30 August 2007

Neurofeedback: Will We Have to Wait for Video Games to Bring it to Us?

Will we have to wait for video games that incorporate neurofeedback, before this useful tool becomes commonplace and readily available?

The imaging company Omneuron wants to bring fMRI neurofeedback to the public, to aid in treating chronic pain.
But Dr. deCharms says that controlling pain is just one of many possible uses for fMRI feedback. Today, Omneuron is also researching treatments for addiction, depression and other psychological illnesses. In addition, he said. the company has contemplated “several dozen applications,” including the treatment of stroke and epilepsy. Brain scanning could even be used to improve athletic performance, he speculated.

Doctors and drug-abuse experts are particularly excited about the idea of treating addiction using fMRI. While scientists have talked about such an application since the technology was invented, Omneuron is the first to work on a real therapy. “We might have a tool to help control the inner sensation of craving,” said Nora D. Volkow, director of the National Institute on Drug Abuse, which helped fund Omneuron’s research into addiction.

A growing number of ventures hope to turn fMRI into a business. The most well-publicized is No Lie MRI, which wants to sell brain scanning to law firms and governmental bodies like police departments or security and intelligence agencies as a replacement for the notoriously unreliable polygraph test. No Lie MRI has already begun selling what it calls its truth verification technology for about $10,000 to individuals keen to prove their innocence.

But these companies have to get past government regulatory agencies first. But the government is not the only obstacle to the widespread use of the promising constellation of technologies referred to as neurofeedback. EEG neurofeedback has been around for decades, and the potentials for this therapeutic modality are still being nibbled at around the edges.
It's not unusual to walk into Desney Tan's Microsoft Research office and find him wearing a red and blue electroencephalography (EEG) cap, white wires cascading past his shoulders. Tan spends his days looking at a monitor, inspecting and modifying the mess of squiggles that approximate his brain's electrical activity. He is using algorithms to sort through and make sense of EEG data in hopes of turning electrodes into meaningful input devices for computers, as common as the mouse and keyboard.

The payoff, he says, will be technology that improves productivity in the workplace, enhances video-game play, and simplifies interactions with computers. Ultimately, Tan hopes to develop a mass-market EEG system consisting of a small number of electrodes that, affixed to a person's head, communicate wirelessly with software on a PC.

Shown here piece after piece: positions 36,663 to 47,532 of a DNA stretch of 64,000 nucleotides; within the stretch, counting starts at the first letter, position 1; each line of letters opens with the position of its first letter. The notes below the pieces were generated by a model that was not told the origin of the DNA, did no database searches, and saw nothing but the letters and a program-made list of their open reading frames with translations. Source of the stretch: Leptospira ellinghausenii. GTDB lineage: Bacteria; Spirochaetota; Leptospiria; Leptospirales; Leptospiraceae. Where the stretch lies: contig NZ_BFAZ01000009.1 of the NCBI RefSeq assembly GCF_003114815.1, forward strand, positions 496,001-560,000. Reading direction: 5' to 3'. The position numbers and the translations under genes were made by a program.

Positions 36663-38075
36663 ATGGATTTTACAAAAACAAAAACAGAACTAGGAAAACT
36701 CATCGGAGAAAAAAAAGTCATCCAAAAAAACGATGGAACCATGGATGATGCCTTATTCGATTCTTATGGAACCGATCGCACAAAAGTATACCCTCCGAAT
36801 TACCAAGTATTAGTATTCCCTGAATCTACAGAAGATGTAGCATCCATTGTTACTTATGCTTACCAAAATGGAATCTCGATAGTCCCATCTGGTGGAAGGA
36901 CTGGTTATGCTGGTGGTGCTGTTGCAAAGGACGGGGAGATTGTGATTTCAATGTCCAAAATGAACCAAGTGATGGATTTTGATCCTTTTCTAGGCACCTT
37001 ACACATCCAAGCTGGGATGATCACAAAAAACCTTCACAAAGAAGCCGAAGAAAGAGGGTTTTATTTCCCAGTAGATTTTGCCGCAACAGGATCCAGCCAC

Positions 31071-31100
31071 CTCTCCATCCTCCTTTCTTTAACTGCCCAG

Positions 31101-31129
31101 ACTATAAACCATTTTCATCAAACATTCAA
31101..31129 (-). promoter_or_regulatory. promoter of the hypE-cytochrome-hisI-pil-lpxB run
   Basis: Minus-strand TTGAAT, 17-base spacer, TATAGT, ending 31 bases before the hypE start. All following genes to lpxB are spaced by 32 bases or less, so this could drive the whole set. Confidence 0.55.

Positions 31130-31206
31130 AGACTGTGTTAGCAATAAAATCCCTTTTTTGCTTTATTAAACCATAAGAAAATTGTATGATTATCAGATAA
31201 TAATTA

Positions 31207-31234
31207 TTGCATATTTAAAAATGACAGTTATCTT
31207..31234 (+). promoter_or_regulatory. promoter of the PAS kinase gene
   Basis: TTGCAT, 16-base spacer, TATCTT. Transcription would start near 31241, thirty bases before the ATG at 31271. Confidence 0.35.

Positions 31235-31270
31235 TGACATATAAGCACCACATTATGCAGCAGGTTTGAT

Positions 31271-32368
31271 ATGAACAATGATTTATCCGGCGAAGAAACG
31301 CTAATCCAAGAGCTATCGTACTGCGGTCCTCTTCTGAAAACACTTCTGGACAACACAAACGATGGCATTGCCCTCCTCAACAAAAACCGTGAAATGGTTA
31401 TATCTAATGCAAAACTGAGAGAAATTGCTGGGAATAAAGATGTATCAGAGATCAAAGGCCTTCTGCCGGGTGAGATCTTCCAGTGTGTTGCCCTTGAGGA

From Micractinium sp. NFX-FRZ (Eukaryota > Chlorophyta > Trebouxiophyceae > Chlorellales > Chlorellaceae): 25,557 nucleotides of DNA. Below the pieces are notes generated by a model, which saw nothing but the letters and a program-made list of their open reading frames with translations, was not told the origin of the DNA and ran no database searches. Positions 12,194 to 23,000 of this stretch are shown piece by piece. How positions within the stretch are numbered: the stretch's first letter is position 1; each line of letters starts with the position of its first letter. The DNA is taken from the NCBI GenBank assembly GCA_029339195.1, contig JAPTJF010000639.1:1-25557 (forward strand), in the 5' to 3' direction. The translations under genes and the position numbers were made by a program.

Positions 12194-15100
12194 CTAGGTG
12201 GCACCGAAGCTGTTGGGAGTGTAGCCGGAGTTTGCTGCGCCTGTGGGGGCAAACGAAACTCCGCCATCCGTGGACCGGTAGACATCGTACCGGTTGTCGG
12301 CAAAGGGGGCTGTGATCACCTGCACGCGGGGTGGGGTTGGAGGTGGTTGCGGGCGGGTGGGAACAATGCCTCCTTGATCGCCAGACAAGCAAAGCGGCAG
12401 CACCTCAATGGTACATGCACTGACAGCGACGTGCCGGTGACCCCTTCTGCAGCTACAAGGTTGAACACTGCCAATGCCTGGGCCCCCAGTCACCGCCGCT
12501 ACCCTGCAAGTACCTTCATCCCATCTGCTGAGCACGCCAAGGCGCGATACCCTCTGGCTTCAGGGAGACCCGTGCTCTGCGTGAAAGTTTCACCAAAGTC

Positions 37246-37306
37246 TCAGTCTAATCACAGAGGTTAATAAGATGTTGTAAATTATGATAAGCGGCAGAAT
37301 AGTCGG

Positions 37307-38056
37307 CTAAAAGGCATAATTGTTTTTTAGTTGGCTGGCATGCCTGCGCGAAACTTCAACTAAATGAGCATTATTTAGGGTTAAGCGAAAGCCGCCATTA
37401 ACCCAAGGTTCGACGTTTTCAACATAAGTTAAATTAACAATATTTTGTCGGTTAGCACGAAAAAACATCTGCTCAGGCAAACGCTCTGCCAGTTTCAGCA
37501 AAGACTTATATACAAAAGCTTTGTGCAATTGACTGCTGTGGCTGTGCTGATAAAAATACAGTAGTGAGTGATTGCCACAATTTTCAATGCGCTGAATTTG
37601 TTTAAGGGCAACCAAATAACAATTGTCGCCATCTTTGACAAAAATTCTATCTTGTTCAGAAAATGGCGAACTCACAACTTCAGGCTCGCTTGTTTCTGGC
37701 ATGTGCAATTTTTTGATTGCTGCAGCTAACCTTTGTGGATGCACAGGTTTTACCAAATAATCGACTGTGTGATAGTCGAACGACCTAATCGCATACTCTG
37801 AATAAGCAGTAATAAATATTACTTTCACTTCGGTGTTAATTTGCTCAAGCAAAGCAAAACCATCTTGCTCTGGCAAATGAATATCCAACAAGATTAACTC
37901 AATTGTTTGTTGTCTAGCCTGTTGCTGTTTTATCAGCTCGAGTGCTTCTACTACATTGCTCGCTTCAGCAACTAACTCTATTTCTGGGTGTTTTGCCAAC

...Tan expects the technology to be used initially as a controller for video games, since gamers are accustomed to "strapping on new devices," he says. In fact, next year a company called Emotiv Systems, based in San Francisco, plans to offer an EEG product that controls certain aspects of video games. However, the company will not discuss the specifics of its technology, and there isn't widespread consensus on the feasibility and accuracy of the approach.

The true challenge, Tan says, will be to make EEG interfaces simple enough for the masses. He and his team are working on minimizing the number of electrodes, finding a semisolid material as an alternative to the conductive gel, and developing wireless electrodes. A mass-market product could be many years away. But if Tan succeeds, getting a computer to read your thoughts could be as easy as putting on a Bluetooth headset.

To keep up on some of the latest news on neurofeedback, check this link occasionally.

The EEG Spectrum newsletter comes out fairly regularly, and is another place to check for technology upgrades.

This link is another place for good information on neurofeedback.

Electroencephalography, magnetoencephalography, and real time fMRI, are different technologies that provide fast enough response for feedback purposes. Neurofeedback is vastly underused in Psychiatry, Psychology, Pain Control, recovery from brain injury, and other areas of medicine and mental health. Applications to sports training and personal coaching should be obvious.

A video search on Google Video, etc. will provide a large number of videos dealing with neurofeedback and other biofeedback technologies.

Certainly if you know anyone with disabling migraines, or with a child with ADD/ADHD, you should let them know about neurofeedback.

Sometimes it seems as if videogames and simulated worlds such as Second Life are driving a lot of business and technology in the real world. Neurofeedback may be yet another example of this.

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